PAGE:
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“Photographing Eye-to-Eye”: A Conversation with Bruce Davidson

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In celebration of the first ever visual biography of photographer Bruce Davidson, Executive Director of the Magnum Foundation Kristen Lubben and photo historian Carole Naggar engaged the man behind some of our country’s most iconic pictures in conversation at the National Arts Club on June 13. A member of the Magnum Photos collective for 57 years, Davidson has spent most of his life using his camera to document a shifting world and his images as an entry point for public discourse and social change.

Davidson’s photography career began when he was just ten years old. He recalled convincing his mother to convert the jelly closet in the basement to a darkroom and taking walks in the nature preserve across the street, where he encountered his first subject matter, a nest of baby owls. In the many years since, Davidson has maintained his youthful curiosity and awe about the world. This was especially evident in his discussion at the National Arts Club.

Davidson explained that he felt most inspired to photograph people in their daily lives. As a young man and a soldier in Arizona, some of his early pictures were of an elderly couple he met while hitch-hiking and with whom he became close friends. “The rhythms of their life drew me in,” he said, referring to a picture he took of the couple out in the fields behind their house.

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The stories of people have remained central to Davidson’s career. His focus on human subject matter is evident in his famous works, including “East 100th Street,” “Subway” and “Brooklyn Gang.” Davidson shared many fond memories of the time spent with the young people featured in these collections. He explained how photography was a way for him to connect with people, once he had established a sense of trust and compassion. When asked how he convinces people to pose for pictures, he said: “People like to be in pictures,” but he learned, “to not just be a friend, but also to protect the person.”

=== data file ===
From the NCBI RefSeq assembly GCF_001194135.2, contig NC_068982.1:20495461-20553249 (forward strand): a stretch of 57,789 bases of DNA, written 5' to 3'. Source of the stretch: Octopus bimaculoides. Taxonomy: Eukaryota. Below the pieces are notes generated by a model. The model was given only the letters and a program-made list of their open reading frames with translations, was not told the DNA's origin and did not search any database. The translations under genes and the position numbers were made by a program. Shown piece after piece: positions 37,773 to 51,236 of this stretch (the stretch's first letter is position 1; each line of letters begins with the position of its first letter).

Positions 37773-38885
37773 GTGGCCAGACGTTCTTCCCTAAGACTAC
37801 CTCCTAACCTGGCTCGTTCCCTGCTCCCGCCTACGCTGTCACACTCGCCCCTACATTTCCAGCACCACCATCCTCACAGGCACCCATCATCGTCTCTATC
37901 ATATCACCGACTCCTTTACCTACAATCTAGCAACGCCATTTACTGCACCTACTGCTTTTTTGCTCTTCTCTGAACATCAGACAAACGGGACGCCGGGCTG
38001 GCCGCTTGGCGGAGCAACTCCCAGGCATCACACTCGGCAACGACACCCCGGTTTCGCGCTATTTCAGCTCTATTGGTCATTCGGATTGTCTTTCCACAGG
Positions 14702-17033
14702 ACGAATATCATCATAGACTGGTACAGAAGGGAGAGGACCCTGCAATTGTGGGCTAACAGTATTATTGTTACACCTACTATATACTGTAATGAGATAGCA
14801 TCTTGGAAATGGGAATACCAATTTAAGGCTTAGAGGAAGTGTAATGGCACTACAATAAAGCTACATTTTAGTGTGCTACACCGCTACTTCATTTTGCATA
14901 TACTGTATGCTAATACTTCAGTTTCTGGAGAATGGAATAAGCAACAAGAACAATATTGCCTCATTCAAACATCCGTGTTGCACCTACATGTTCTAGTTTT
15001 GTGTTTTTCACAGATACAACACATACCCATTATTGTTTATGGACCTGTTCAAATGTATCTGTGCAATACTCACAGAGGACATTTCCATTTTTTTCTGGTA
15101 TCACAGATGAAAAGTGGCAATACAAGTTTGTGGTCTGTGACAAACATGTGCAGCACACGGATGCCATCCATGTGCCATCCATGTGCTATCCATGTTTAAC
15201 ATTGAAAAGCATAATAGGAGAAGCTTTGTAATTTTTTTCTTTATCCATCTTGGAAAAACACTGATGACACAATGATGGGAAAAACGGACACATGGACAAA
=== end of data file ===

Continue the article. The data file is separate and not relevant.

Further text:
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Davidson said he did not think of himself as a political photographer. However, many of his pictures have delved into political topics. Some of his most iconic pictures are from the Civil Rights Movement, including pictures of the Freedom Riders and of Martin Luther King Jr’s March on Washington.  Davidson also spent time documenting urban poverty in New York, where he remembered a woman telling him: “What you call a ghetto, I call my home.” Davidson said he learned to see a world of poverty through the eyes of the people who experienced it every day, and he vowed to take pictures eye-to-eye so that others could experience that vision, too.

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After many decades of documenting the cracks and crevices of the world, Davidson’s mastery as a photographer is rivaled only by his ability to engage with people from all walks of life. Together, his camera and his profound sense of empathy help him to produce riveting images of people and the places they call home. Davidson’s pictures speak to the intrinsic value he sees in everything and everyone he encounters. He said, of a picture of a young couple lounging in Central Park, “I think even they may have sensed their own beauty.”

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Davidson’s biography, written by Vicki Goldberg and edited by Carole Naggar, is the second publication in our Magnum Legacy series. Magnum Foundation’s Legacy program preserves the rich photographic history of the greater Magnum Photos community, making its extensive visual archive of nearly 70 years available to historians, scholars, and the public through new publications. Published in partnership with Prestel, these biographies explore the life stories and creative processes of iconic Magnum photographers. Managing Editor of the series Andrew E. Lewin says the series, “invites us to imagine their world on the other side of the lens,” and that they most certainly do.

-Jeff C. Wheeler

Katerina Voegtle